I love these snips! They are so perfect for machine quilting, because you can get really close to the quilt to trim the threads, but you won’t risk cutting the fabric (as I’ve done before with other scissors!). I need to order another pair so I have a spare, because if I lose them, it’s a really bad thing. I’ve also used them to trim threads when I do machine embroidery, but now I see there’s a new snip on the market that might be better for that:

Kricket scissors
Interestingly, it doesn’t seem like these are made by the same company. Go figure. Nancy’s Notions has both of these products.

Speaking of appliqué…

If I were to do appliqué by hand (and I don’t think I’ll be doing much more of it, ever, but I’ve done my fair share), here are a few things I try to keep in mind to make the task easier:

  • Good lighting! Yes, you’ve heard this from me before, but I just can’t say it enough. Use a bright task light, and aim it toward your work opposite the hand you’re stitching with. In other words, if you’re stitching with your right hand sit the light a bit to the left side of your work to eliminate shadows from your working hand falling on the fabric.
  • Prepare your fabrics properly. Fabrics that have been pre-washed are easier to work with, especially for something fussy like needle-turn appliqué. The seam allowances will turn under easier if the fabrics have been pre-washed to remove the sizing and finishing chemicals.
  • Use a good brand of very fine needles. Try hand appliqué needles and straw or milliners needles to see which you like best. Hand appliqué needles are shorter, and straw or milliners needles are longer but both kinds are very fine and have small eyes. I use the straw needles, since I have monster long nails that I refuse to be without, and the shorter needles tend to disappear.
  • Those small eyes on the needles mean using a needle threader. I don’t always need one, since if I cut the thread end at an angle I can usually thread the needle with no problem, but I keep one handy just in case. I’m sure that someday soon, my eyes won’t handle it anymore, and I’ll need that needle threader all the time! 🙂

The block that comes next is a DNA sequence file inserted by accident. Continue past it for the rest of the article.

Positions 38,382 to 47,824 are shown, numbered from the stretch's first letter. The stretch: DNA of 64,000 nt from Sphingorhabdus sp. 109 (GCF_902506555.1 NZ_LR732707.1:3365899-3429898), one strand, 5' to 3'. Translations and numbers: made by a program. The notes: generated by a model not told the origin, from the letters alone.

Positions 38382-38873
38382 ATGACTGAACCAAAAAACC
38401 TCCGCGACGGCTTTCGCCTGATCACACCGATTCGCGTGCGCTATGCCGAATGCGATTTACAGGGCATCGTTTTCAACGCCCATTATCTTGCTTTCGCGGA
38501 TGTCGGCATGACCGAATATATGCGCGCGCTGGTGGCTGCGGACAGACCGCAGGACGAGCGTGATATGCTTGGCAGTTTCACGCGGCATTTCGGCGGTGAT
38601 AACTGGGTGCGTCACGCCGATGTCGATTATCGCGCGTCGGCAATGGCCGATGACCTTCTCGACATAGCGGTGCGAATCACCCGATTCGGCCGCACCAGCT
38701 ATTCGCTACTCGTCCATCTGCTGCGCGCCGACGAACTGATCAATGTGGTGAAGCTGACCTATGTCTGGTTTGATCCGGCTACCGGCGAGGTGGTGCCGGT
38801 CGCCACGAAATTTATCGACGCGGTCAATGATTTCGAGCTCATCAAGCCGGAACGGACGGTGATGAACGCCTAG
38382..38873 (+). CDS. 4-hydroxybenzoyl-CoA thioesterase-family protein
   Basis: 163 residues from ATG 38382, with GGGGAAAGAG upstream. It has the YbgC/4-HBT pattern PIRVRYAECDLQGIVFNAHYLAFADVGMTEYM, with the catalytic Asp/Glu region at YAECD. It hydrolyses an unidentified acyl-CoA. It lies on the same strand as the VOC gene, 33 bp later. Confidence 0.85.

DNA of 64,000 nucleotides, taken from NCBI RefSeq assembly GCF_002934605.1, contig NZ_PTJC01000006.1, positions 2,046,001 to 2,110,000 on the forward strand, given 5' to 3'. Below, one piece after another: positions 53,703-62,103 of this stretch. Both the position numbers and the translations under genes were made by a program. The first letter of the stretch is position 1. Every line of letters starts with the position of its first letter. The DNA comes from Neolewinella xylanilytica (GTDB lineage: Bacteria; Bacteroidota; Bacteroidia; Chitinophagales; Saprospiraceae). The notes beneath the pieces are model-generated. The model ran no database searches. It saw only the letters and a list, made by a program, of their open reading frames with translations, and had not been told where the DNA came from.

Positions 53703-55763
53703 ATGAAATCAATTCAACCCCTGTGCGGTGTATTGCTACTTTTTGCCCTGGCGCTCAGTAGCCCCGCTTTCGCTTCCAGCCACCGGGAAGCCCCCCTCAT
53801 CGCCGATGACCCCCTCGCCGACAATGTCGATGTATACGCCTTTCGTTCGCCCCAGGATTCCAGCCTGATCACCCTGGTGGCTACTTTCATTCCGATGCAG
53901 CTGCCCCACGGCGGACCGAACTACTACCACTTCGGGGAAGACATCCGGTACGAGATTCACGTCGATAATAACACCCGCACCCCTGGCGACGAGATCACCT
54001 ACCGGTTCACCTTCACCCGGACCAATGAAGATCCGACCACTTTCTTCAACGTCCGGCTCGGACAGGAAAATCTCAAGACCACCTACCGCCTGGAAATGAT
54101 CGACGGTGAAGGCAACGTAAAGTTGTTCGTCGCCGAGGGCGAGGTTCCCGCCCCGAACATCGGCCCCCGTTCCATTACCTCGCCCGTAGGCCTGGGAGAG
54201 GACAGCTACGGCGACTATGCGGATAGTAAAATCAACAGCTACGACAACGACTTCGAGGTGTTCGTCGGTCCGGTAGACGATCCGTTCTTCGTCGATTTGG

• Use silk thread. The one thing that improved my hand appliqué beyond measure was switching to silk thread. What a difference! The silk thread is so fine that it glides through the fabric, you have fewer knots and tangles, and your stitches sink down into the weave of the fabric so they are nearly invisible. Yes, it’s more expensive, but when I think of all the different colors of thread you need to buy to match fabrics when you are using cotton threads to appliqué, and then remember that you only need about five or six different colors of silk (because of how well it blends and those disappearing stitches!) I think we can just not worry about how much the silk thread costs.

So there you have it, my top tips for hand appliqué success. If I’ve missed anything you think is critical, do leave a comment to add to the list!

Hanging Quilts

How do you hang your quilts? Do you use the “hanging sleeve and dowel rod method?” I have for years, and still do, but recently I wondered if there wasn’t something better out there. I like to have a seasonal quilt hanging in my entryway that changes depending on the time of year. Now of course, these quilts are not all the same size, so it’s a bit of a hassle (not to mention bad for the wall) to have to put new nails up for each different size of quilt. Enter Arti Tec. Arti Tec is a company in the Netherlands manufacturing state of the art hanging systems for museums, galleries, offices and homes. I discovered this system at my local hardware store, but I do live in Germany, so I know it’s not necessarily available easily in the States. There is a distributor in Canada, however: www.arts-supplies.net. I’m sure if you head to your hardware store, you can probably find supplies to imitate this system as well.

Gallery rail with hooks, cables and picture hooks

I purchased a gallery rail, a moulding shaped wooden rail that is attached to the wall just below the ceiling, with hooks, perlon suspension cables, and picture hooks. Perlon is a clear plastic cable. So, I have the gallery rail that’s a bit wider than my widest quilt that will hang there, and the hooks can slide across the rail so that the system works for any size quilt. I use adjustable cafe curtain rods in the quilt sleeve, which are small enough to fit on the picture hooks. Problem solved!